The campaign (also story campaign ) of a game, in particular of a role-playing game, is the storyline, typically divided into several sections or scenes, with the help of which a story is told. It enables the characters to develop and, for example, to depict their rise and fall and provides a framework for the process.
In the role-playing game ( pen & paper role-playing game and LARP ), campaign designates a group of individual stories (pen & paper role-playing game: adventure ; LARP: individual events) with linked actions. Sometimes these steer towards a common goal, often a final story with a special climax. In most cases, the sequence of the associated stories of such campaigns is linear, but this does not have to be, and especially in LARP there does not even have to be a context of action, as in some cases individual events that relate to the same game world are already within the scene as Campaign.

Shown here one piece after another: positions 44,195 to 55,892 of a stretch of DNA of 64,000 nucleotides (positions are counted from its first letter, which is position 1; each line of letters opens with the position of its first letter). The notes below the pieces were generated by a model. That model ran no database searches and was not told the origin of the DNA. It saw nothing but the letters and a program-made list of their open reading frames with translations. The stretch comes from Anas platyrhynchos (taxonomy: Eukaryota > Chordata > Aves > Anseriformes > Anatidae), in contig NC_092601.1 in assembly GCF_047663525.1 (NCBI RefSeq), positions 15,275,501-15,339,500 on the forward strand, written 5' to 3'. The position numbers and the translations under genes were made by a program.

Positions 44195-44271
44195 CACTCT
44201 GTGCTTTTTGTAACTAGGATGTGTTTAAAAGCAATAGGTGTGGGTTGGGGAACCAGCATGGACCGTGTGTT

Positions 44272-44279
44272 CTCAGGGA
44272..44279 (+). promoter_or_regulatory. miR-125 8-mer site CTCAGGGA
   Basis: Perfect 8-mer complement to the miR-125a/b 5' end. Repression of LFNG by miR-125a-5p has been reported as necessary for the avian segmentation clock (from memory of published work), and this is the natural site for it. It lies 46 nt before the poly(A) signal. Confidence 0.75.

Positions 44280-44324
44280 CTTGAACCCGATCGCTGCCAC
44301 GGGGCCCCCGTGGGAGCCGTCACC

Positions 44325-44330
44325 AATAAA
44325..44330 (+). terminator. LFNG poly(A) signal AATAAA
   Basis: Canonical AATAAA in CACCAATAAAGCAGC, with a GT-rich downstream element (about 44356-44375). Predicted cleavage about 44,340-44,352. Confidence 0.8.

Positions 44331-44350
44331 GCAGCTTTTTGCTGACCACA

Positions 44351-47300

In computer games, a campaign is a sequence of events that develops the plot or tells the story. Campaigns that can only be played as a single player are often referred to as a solo campaign . Those that are suitable for multiplayer games are run as a co-op campaign . Campaigns of this kind are often straightforward and consist primarily of missions, quests or levels lined up one behind the other , which, depending on the game , are linked by cutscenes to support the plot. In real-time strategy games , several related missions are often grouped into separate campaigns. This allows the player to play through the plot from different perspectives or the point of view of the respective factions (e.g. "good" and "bad").
The following computer games use the term campaign or campaign and contain an editor for creating new, custom campaigns:
- Warcraft (I to III)
- StarCraft (I to II)
- Neverwinter Nights (I to II)
- ↑ Lucia Traut: Ritualized Imagination: The fantasy role-playing game "The Black Eye" . Lit Verlag, 2011, ISBN 978-3-643-10738-1 .
- ↑ Sikko Neupert: Live role play - a tourist leisure trend? Thesis. GRIN Verlag, 2002, ISBN 978-3-638-33378-8 .